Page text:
Dr Vanya Vasudeva
Temporomandibular joint disorder is a pain in the jaw joint caused due to many medical problems joins lower jaw i.e mandible to the skull (Temporal bone) in front of ear. Problem in this area can cause headache, neck pain, facial pain, ear pain, the jaw will be locked or difficult to open the mouth. There will be problem with biting or clicking or popping sound when you bite.
This disorder is more seen in women than men.
Causes of TMJ Disorder: It is caused by trauma, wear and tear due to aging or oral habits.
Trauma: Grinding the teeth called as bruxism and clenching means teeth tightening. These affect the alignment of teeth. Muscle involvement causes inflammation of the membrane surrounded joint. Grinding and clenching is diagnosed in people with the complaint of pain in the temporomandibular joint or facial pain that includes muscle of chewing.
Bruxism: it is a habit of teeth grinding that is mostly done during sleep. It leads to muscle spasm or inflammation of joint which causes pain. It can further lead to malalignment of teeth. Sometimes it is so loud that can be heard by others during sleep.
Clenching: Sometimes a person may have the habit of biting things while awake like chewing gum, pen or pencil or fingernail. The constant biting leads to pain in joints. Stress is also related to these habits.
Osteoarthritis: TMJ also shows arthritic changes like other body joints. These changes are shown by breakdown of joints like wear and tear due to aging. These joints disease causes loss of cartilage and formation of new bone at the surface of joint. Cartilage damage results from aging, immunologic disease or inflammatory disease.
Rheumatoid Arthritis: It is as Autoimmune disease. It causes inflammation in joints and can affect the TMJ. Its progression causes loss of cartilage, destruction of bone which lead to joint deformity. It commonly affects young children.
Symptoms of Temporomandibular joint pain:
* Pain in the facial muscles and jaw joints radiate to neck and shoulder. The pain is felt while talking, chewing or yawning.
* TMJ syndrome causes pain in ear, ringing in ear and hearing loss. Sometimes people mistake it as ear infection when ear is not the problem.
* When joints move it produce clicking or popping sound. This means disc is not in position. Sometimes no treatment is required when sound produces no pain.
* Swelling on face or mouth of affected area.
*The jaw may lock in a wide-open position or may not open fully at all. Some people experience painful side on opening the jaw and teeth may not close properly.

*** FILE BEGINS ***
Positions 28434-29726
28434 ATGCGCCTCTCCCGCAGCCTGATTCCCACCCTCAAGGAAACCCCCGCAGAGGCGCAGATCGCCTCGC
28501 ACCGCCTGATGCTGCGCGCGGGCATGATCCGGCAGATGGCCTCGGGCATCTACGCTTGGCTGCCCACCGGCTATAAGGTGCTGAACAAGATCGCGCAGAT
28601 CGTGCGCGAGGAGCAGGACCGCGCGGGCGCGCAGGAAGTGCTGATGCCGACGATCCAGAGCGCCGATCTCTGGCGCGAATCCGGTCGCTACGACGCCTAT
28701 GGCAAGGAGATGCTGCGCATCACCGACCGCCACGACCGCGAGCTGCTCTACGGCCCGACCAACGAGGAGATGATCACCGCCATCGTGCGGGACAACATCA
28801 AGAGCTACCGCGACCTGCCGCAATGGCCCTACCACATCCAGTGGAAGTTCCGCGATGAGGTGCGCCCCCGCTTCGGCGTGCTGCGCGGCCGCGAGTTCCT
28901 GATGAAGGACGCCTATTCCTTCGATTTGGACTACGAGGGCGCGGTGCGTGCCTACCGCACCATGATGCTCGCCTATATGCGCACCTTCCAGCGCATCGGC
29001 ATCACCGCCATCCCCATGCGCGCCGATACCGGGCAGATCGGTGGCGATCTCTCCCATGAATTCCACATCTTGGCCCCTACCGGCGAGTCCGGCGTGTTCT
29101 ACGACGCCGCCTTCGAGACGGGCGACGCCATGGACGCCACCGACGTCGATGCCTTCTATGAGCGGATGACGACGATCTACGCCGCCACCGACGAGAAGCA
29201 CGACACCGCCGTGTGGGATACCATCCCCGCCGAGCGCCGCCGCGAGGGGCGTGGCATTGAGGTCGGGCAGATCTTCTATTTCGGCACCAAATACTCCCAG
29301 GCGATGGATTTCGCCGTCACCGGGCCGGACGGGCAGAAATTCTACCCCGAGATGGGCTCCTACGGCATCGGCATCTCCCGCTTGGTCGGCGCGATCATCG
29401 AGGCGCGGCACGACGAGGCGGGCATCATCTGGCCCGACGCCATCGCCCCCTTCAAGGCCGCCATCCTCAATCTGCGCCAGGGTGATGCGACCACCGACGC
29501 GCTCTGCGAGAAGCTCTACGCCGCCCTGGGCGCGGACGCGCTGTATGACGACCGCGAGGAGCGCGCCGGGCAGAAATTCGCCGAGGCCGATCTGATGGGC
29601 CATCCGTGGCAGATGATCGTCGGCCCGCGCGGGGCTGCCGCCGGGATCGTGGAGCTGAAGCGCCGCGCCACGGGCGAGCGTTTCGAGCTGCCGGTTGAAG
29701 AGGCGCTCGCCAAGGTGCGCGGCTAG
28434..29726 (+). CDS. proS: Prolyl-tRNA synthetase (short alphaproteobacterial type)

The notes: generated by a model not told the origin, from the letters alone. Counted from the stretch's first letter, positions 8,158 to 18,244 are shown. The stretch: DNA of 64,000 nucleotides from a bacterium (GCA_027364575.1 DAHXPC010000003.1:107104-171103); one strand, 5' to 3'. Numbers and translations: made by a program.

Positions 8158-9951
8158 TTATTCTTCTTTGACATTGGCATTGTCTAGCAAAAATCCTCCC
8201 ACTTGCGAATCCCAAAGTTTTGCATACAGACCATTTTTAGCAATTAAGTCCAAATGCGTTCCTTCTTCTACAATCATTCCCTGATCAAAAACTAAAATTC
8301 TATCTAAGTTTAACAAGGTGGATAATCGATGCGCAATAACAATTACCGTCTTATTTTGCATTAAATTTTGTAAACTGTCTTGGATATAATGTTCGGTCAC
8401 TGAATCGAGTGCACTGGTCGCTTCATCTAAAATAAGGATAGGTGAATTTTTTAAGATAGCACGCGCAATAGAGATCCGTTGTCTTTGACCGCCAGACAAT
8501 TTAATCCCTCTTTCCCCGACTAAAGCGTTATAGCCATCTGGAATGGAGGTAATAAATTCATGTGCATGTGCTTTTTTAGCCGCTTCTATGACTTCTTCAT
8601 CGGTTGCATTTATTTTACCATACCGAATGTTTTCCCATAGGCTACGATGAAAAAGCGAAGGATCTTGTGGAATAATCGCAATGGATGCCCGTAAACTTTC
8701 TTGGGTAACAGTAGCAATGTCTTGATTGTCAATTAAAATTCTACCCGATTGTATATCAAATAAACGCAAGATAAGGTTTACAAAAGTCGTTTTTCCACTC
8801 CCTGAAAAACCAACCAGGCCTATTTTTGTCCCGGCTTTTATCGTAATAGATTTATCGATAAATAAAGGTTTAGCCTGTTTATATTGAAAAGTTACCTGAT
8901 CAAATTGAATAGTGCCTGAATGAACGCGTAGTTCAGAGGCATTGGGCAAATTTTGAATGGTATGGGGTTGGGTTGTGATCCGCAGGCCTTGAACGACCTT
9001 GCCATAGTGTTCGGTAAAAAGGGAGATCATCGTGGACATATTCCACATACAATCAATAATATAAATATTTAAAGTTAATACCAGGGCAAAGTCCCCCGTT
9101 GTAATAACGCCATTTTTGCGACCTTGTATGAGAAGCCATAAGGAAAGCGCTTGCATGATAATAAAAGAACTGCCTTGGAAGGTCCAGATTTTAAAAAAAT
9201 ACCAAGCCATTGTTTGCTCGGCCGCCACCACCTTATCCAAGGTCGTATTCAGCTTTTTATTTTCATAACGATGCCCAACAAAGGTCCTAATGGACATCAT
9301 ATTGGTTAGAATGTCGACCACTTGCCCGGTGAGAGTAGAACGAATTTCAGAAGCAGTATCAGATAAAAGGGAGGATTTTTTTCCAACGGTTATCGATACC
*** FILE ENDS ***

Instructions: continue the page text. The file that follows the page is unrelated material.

* Muscle pain associated with TMJ syndrome causes difficulty in swallowing.
* TMJ syndrome causes headache, dizziness which leads to nausea or vomiting.
Medical care: Occasional pain in the jaw joint or chewing muscles is common. Consult doctor if your pain is severe or if it persists. You should also consult doctor if it hurts to open and close the jaw or if you have difficulty in swallowing food. If the condition is identified early, the doctor can explain the functioning of the joints and how to avoid any action or habit (such as chewing gum) that might aggravate the joint or facial pain.
Some home Remedies: In the majority of cases, TMJ syndrome is self-limiting. Most of the symptoms disappear in two weeks once the jaw is rested. There are a variety of options for treating TMJ syndrome at home.
* Anti-inflammatory and pain medications such as aspirin or acetaminophen or ibuprofen may provide relief.
* Eat a diet of soft foods.
* Avoid chewing gum and eating hard candy or chewy foods. Do not open your mouth wide.
* Stress-reduction techniques may help you manage stress and relax your jaw along with the rest of your body.
* Apply warm compresses on the area of pain for 20min. Home therapy includes lower jaw movements, such as opening and closing the jaw from side to side. The lower jaw movements should be repeated three to five times a day, five minutes continuously each time, for about two to four weeks.
How to prevent TMJ Syndrome
* If you tend to have occasional bouts of jaw pain, avoid chewing gum or biting on objects, such as pens or fingernails. Avoid eating hard or chewy food. When you yawn, support your lower jaw with your hand.
* Avoid large bites while eating.
* Regularly massage your jaw, cheeks and temple muscles.
* If you feel spasms, apply moist heat.
* Maintain good sleep postures with neck support.
* Avoid cradling the phone between your shoulder and neck.
* See your dentist if you grind your teeth at night or find yourself clenching your jaw. The dentist can make a TMJ Guard for you.
Dr Vanya Vasudeva